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The Rolling Stones: The Road Ain't What It Used to Be

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There have been bad shows on this tour, but Fort Worth was not one of them. It was the last small show of the tour, and the Stones gave it everything they had: these old pros, crippled by age and by dissipation, but still holding the flag high. Jagger's defiance, missing in so many of the shows, returned for a while and Richards was — usually — leading the band. In "Beast of Burden" when Jagger pleaded, "Ain't I tough enough?" it was a real question, not a rhetorical one. Thirty rows back, though, with everyone still standing, I was thinking: I'm thirty-four years old and I've seen rock & roll for seventeen years and I'd kinda like to sit down. Jagger is also thirty-four and he's been doing rock & roll seventeen years and most of the time he acts like he'd like to sit down, too. Why does he keep this up? Just for these few moments of glory? I studied him through binoculars and his face showed no emotion whatsoever. During "Shattered," he was mumbling the words, "I've been shattered" as he half-heartedly shook his cock. That's been the extent of his 1978 theatrics: teasing the audience with whatever was in his pants and performing an intermittent striptease with his T-shirt. The audience reaction, even at this relatively supercharged show, was the same as at the other concerts I'd seen: at first buoyantly up and ready for the old Stones magic to wash over them. As that magic wanes, a certain listlessness sets in. At some of the outdoor shows, that listlessness turned to anger and stage-trashing.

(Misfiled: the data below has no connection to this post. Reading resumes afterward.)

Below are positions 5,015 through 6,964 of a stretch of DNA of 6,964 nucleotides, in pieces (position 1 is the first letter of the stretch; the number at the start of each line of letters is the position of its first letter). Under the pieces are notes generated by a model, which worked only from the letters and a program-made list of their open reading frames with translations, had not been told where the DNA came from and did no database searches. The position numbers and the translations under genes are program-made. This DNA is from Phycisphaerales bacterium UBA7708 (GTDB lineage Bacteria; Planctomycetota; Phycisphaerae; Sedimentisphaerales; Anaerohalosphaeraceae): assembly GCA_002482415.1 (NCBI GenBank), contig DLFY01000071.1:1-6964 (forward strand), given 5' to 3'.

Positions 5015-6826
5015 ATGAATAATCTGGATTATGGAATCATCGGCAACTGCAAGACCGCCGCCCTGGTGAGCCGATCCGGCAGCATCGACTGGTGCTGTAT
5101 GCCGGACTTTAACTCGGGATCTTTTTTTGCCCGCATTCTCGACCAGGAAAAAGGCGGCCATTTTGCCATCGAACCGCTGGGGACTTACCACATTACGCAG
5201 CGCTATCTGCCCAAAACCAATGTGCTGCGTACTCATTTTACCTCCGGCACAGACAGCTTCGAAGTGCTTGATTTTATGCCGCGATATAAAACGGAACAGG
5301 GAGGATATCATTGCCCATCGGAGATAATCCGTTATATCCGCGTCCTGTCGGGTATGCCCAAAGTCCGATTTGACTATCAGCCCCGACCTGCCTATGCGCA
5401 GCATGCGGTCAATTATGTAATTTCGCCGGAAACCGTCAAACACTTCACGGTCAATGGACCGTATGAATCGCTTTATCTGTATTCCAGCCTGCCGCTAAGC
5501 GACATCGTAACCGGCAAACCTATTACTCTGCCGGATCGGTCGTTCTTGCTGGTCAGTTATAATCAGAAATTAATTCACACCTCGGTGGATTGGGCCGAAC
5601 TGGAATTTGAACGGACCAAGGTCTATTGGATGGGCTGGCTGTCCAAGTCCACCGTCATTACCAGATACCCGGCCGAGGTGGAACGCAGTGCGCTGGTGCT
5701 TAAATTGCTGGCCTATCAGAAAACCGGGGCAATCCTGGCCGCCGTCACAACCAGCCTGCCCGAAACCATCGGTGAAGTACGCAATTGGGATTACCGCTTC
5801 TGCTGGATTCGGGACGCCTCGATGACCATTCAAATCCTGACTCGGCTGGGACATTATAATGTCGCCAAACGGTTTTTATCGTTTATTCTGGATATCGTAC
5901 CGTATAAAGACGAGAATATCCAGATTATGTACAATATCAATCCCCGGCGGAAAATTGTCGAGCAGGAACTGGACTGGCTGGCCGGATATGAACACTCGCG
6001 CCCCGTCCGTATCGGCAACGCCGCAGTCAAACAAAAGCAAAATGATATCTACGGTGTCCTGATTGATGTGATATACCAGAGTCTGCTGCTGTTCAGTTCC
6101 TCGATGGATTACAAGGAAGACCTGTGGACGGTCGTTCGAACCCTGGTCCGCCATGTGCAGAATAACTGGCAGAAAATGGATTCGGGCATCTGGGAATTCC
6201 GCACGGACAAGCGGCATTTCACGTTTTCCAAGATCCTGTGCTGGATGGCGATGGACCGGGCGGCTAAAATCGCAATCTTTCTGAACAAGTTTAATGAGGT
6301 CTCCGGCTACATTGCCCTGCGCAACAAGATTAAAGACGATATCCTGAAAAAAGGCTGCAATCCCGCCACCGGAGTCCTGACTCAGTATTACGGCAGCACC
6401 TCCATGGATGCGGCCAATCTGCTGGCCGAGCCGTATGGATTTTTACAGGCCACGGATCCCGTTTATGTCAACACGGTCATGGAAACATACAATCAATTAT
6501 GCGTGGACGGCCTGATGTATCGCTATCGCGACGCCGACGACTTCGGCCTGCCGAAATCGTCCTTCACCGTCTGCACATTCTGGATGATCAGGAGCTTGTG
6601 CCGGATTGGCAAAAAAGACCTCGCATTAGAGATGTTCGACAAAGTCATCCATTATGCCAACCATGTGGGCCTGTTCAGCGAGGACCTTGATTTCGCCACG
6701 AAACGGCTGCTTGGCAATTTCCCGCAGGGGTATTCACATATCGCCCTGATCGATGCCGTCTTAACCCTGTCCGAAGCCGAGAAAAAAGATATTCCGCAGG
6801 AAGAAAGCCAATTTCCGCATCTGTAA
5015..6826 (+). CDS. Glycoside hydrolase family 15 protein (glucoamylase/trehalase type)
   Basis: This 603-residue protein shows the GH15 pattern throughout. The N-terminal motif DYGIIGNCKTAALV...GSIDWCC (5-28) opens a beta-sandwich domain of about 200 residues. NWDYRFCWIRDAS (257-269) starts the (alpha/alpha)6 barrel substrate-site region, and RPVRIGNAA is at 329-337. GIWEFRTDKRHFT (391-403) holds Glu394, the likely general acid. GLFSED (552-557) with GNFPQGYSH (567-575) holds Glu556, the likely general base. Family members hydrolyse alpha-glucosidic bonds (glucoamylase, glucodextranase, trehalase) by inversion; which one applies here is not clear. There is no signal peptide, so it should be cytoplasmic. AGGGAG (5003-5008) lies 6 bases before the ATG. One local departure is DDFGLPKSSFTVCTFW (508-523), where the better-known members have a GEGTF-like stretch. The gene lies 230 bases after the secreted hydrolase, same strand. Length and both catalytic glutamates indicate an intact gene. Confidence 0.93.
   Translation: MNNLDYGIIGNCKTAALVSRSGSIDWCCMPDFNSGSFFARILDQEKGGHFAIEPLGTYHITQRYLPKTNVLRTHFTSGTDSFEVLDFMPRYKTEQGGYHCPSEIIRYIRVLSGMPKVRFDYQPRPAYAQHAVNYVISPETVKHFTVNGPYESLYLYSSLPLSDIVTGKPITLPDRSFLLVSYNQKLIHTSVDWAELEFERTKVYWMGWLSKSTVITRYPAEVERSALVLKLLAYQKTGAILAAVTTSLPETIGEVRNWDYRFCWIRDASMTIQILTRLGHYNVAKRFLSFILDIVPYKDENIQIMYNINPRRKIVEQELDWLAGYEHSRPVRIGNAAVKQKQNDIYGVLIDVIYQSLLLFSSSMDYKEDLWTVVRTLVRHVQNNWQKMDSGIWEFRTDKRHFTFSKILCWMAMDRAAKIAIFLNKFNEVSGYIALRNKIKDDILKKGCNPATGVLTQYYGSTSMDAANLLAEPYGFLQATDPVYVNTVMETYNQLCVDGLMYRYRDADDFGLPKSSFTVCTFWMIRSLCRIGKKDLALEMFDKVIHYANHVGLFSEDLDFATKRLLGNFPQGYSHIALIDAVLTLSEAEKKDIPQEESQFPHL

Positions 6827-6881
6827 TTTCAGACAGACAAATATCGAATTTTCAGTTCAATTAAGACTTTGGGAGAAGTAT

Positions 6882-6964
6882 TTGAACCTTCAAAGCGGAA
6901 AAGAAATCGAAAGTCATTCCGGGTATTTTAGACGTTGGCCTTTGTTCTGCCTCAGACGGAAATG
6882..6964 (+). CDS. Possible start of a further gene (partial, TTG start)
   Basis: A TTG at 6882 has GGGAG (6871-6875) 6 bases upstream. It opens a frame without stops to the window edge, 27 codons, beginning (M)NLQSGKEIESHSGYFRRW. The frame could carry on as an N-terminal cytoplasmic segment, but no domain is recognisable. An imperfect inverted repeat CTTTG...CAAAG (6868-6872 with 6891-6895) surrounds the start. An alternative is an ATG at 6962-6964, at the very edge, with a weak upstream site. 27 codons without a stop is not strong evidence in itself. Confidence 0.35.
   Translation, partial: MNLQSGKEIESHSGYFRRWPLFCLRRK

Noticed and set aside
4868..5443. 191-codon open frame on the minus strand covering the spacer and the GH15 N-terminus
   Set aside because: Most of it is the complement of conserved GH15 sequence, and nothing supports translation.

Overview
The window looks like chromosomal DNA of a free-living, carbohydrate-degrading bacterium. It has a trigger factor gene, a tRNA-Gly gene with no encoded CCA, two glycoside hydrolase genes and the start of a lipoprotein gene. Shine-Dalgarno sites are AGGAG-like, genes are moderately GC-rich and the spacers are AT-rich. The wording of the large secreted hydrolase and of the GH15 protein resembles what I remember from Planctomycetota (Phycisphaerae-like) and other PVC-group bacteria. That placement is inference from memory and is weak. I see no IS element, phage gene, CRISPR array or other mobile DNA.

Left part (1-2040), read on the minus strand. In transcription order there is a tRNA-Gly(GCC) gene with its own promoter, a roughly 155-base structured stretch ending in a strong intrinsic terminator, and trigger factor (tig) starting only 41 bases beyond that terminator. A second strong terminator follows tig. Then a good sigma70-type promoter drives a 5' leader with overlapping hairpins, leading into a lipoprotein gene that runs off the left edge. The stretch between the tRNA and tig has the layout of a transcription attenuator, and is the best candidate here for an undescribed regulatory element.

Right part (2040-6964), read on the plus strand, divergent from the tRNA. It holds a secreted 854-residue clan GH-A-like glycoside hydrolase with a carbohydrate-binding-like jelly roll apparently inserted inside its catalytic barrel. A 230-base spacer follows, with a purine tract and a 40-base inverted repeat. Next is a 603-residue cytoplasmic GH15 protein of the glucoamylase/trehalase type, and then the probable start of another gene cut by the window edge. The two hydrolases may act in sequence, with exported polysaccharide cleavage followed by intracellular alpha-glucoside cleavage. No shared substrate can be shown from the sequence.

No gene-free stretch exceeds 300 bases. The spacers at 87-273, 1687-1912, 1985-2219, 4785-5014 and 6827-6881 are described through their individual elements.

"If the band's slightly lacking in energy," he mumbled after "Shattered," "it's because we spent all last night fuckin'. We do our best." Well, I thought, I'm glad this is a good show because the bad ones these days are really painful. Jagger's voice started cracking and Richards gave over his guitar solo in "Tumbling Dice" — usually a magical moment — to Ron Wood. A good show, very close to being a great one. If the Stones continue to work this hard, they can hold on to their championship title for a while yet.